Christian Seybold's "Portrait of an Old Woman," is one of the more breathtaking examples. It's painted with a clarity and delicacy that seem to transform the pigment into the very stuff of life. The fur stole around the woman's neck has a softness that practically tickles. And the face itself appears real enough to fog a mirror. Godfried Schalcken's dual portraits of his wife and himself have a similar though more distant hyper-reality.
Komanecky says the highly refined surfaces and details of many of the show's paintings can be traced to tricks of the craft. Instead of using brushes, for instance, which leave discernible surface strokes, some artists relied on feathers, fingers or the palm of a hand to apply a smooth base layer of color.
Still, the most compelling trick is optical. The reflection of light off the copper and back through the transparent layers of paint gives these works a glow and bigness that belie their relatively small size--often no larger than the screen of a lap-top computer.
Paintings on copper were a showoff medium of virtuoso performances in paint. And not only for the painters. Their refinement and portability made them prized possessions of wealthy, influential collectors, who often kept them in cabinets and brought them out for friends to ogle and pass around. Many of these works were made at a time when the spread of books and bookmaking technology--particularly in northern Europe--was freeing artists from having to paint Christian liturgy. Yet papal patronage continued to keep Christ in the picture. Moreover, copper clearly added some zip to the appearance of holy light that biblical scenes required.
Whether you're looking at Denys Calvaert's "Flight into Egypt" or Guercino's "Dead Christ Mourned by Two Angels," you can't help but see the bond these artists must have sensed between the miracle of light and the idea of holy creation.
Adam Elsheimer's "Stoning of St. Stephen" is one of the real gems in this show. Elsheimer was a painter's painter whose works were owned by the likes of the great painter Peter Paul Rubens. Given the caliber of the one here, it's little wonder. Though not much larger than a notebook, it is an immense work with modern resonance.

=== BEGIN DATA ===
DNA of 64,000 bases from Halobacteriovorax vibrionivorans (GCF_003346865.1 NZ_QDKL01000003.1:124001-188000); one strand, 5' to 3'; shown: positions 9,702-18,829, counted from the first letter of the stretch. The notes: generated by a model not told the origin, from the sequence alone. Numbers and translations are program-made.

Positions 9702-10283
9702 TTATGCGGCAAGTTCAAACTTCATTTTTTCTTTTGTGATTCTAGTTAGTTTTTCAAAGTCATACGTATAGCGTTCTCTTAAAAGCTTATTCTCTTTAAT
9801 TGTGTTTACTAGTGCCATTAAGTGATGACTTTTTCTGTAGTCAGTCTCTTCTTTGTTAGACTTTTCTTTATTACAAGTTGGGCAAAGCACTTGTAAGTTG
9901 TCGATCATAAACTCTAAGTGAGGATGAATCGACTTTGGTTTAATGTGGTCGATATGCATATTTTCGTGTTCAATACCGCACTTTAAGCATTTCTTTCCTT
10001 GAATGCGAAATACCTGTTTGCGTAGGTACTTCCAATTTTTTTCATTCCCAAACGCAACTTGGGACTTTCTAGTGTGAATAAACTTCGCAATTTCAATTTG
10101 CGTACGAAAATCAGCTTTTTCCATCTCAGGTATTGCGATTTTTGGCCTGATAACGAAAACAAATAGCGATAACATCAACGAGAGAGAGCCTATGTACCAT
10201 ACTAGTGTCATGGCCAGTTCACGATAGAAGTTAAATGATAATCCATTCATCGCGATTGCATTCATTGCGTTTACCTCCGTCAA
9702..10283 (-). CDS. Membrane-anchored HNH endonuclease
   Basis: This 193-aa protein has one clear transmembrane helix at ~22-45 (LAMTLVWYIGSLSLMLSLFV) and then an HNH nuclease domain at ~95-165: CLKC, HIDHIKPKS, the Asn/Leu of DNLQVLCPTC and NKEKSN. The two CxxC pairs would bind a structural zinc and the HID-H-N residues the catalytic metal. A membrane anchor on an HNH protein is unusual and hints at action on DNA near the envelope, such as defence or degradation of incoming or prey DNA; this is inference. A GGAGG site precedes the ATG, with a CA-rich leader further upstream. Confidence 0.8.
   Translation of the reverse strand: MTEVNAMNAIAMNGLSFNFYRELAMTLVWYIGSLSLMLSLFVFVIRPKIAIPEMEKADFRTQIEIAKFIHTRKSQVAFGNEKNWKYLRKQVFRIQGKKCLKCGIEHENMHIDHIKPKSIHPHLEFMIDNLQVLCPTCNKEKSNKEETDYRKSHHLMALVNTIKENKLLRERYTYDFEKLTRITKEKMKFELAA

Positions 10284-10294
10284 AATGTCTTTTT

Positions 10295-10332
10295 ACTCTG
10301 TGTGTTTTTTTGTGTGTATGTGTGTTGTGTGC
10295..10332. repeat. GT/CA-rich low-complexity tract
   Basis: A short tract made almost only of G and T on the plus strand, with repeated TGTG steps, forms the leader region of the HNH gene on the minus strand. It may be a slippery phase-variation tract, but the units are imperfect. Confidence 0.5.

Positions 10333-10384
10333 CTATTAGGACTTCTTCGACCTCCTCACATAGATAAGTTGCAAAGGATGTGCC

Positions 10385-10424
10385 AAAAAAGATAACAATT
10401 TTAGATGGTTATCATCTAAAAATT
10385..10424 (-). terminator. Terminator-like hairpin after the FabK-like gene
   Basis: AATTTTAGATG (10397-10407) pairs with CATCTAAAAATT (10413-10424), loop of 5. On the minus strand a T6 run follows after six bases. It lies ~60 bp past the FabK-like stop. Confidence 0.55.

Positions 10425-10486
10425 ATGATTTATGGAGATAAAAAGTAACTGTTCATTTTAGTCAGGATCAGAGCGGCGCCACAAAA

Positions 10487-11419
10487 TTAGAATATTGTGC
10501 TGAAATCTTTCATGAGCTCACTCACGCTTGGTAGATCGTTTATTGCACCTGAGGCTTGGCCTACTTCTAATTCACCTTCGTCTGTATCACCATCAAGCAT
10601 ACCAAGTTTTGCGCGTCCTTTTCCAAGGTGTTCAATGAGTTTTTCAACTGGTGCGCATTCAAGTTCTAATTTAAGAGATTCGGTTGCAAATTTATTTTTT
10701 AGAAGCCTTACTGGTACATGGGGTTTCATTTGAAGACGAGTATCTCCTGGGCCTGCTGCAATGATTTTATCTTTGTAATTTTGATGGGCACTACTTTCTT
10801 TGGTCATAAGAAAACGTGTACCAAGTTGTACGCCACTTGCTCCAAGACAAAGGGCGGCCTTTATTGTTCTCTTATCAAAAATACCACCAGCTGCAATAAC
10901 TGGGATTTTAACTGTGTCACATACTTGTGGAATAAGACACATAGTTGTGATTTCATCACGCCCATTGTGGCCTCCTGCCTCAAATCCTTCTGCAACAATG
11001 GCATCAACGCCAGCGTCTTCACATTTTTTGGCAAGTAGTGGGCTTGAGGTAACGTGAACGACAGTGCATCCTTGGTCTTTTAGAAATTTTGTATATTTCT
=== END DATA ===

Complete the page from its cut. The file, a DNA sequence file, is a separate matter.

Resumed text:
There's the wounded saint--oddly enough the patron saint of stonemasons--on his knees, blood streaming from a gash in his head. And there are his tormenters, stones raised in their hands to finish him off. It could easily be the scene of Reginald Denny's beating during the Los Angeles riots.
The other show-stoppers are Jan Brueghel the Elder's series of paintings, around the corner from the entrance to the show. The son of Pieter Brueghel the Elder and brother of Pieter Brueghel the Younger, he painted works of astounding humanity, light and space. Every glowing face in his "Harbor Scene with St. Paul's Departure from Caesarea" and "Christ and the Apostles in the Tempest on the Sea of Galilee" belongs to an individual. No two are alike. And the Where's Waldo concentration of people in his harbor scene of St. Paul offers a remarkable lesson in how to build drama into a subject by not making it the center of the picture's attention.
The clues come in pink. At the heart of the picture, amidst a crowd of men and women buying and selling fish, is the back of a man wearing a pink frock. The only other pink like it in the painting adorns St. Paul and two hunched figures who appear stage right, slouching ahead of the imperiled preacher past an angry crowd toward the shore--and safety.
Brueghel's beautiful control of color and light in these pictures was matched by his ability to build those effects into a convincing space. The curving and diagonal lines--look at the bow of the boat in "Christ and the Apostles in the Tempest on the Sea of Galilee" and the shoreline and outline of crowds and moored boats in "Harbor Scene with St. Paul's Departure from Caesarea"--give the eye quick and easy access into and across the scene.
His pictures contain the seeds of modern landscape painting. And, like many of the other beautiful images in this show, they are filled with virtual realities that just don't quit.
"Copper as Canvas: Two Centuries of Masterpiece Paintings on Copper, 1575-1775" runs through Sunday, February 28, 1999, at the Phoenix Art Museum, 1625 North Central. For more information: 257-1880 or www.phxart.org